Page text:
What Shade Plants Will Grow Beneath White Pines?

‘Cutting Edge’ foamflower is a good shade perennial to grow beneath white pines.

My backyard has lots of huge white pines that I want to landscape around. What plants grow best [beneath pines] in Midwest weather and [like] mostly shade? Question from Karen of Adel, Iowa

Answer: You are looking for shade-loving perennials and small shrubs adapted to slightly acid soils. There are quite a few that will grow well in your USDA Hardiness Zone 5 garden. Here are just a few suggestions.

Low Shrubs

Bearberry (Arctostaphylos uva-ursi): If you are interested in a ground-hugging evergreen shrub that spreads and has festive red berries in summer and fall, consider bearberry. It thrives in well-drained, acid soil and survives well under pine trees. It is also native to many areas in Iowa.

Lowbush Blueberry (Vaccinium angustifolium): Small, lowbush blueberries are perfect for edible landscaping, and they grow well in acid soils and shade. They also have attractive fall leaves that turn shades of orange and red.


Foamflower (Tiarella spp.): These pretty spreading perennials have pretty foliage that looks attractive from spring to fall and foamy flowers that appear in late spring. Try the new Proven Winners variety ‘Cutting Edge’.

Heuchera (Heuchera hybrids): These may be commonly called coralbells or alumroot, and there are hundreds of varieties on the market with beautifully colored (gold, orange, burgundy, purple, red, etc.) and textured leaves. Some even send up wands of coral or white flowers. Terra Nova Nurseries develops some of the coolest varieties available.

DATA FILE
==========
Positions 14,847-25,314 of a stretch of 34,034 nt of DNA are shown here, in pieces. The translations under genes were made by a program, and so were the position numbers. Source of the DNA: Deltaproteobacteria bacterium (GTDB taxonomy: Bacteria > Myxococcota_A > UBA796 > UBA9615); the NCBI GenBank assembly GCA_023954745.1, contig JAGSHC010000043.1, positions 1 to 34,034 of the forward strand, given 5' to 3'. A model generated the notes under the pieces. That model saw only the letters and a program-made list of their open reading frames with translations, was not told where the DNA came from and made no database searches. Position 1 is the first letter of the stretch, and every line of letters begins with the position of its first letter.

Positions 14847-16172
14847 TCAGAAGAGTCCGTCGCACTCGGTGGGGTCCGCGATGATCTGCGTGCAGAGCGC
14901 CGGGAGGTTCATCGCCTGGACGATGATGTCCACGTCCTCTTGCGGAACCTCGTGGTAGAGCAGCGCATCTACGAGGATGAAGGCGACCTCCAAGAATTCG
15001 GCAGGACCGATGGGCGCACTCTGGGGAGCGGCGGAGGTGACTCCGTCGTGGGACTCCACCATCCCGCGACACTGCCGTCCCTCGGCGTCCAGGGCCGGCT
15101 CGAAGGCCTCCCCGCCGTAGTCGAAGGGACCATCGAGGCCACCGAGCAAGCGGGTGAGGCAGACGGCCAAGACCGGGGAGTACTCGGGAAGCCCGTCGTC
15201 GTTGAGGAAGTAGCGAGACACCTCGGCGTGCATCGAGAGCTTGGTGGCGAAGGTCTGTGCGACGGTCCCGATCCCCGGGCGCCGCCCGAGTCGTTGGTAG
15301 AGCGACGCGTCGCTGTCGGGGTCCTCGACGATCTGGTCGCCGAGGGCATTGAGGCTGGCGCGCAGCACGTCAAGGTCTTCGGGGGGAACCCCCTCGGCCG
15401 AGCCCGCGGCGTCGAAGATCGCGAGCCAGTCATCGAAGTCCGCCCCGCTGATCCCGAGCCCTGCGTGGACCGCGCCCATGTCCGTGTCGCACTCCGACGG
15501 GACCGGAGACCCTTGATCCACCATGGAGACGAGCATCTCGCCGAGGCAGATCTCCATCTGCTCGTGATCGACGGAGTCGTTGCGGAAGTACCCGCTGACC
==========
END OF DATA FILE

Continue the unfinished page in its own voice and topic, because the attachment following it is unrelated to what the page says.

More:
Hostas (Hosta hybrids): Most hostas will grow beautifully in lightly shaded spots among conifers.

Lady Fern (Athyrium filix-femina): If you like ferns, this delicate looking native fern grows reliably well in slightly acid soil and shade. Just be sure to irrigate it during very dry spells.

Wild Ginger (Asarum canadense): Few native groundcovers for shade are as tough as wild ginger. It creates a mat of bright green, heart-shaped leaves that look attractive in shaded gardens. Expect clumps to spread to a few feet wide over time.

Wild Blue Phlox (Phlox divaticata): Blooming in mid to late spring, wild blue phlox bears airy stems of five-petaled, pale violet-blue flowers that are visited by butterflies and long-tongued bees. The variety ‘Blue Moon’ has especially large flowers of deep blue-violet. This one is also an Iowa native. Plants will spread and naturalize a bit over time.

You can begin planting any of these shrubs or perennials in mid-spring. Before planting, I recommend amending your garden soil with Black Gold Peat Moss and Garden Compost Blend. Be sure to feed plants with a fertilizer formulated for flowering plants at planting time as well. Then keep plants well-irrigated until they set fresh roots and begin to grow well on their own. This usually takes a couple of weeks. It is also wise to irrigate during long, hot, dry spells in summer.

Good luck with planting your new shade garden!

Jessie Keith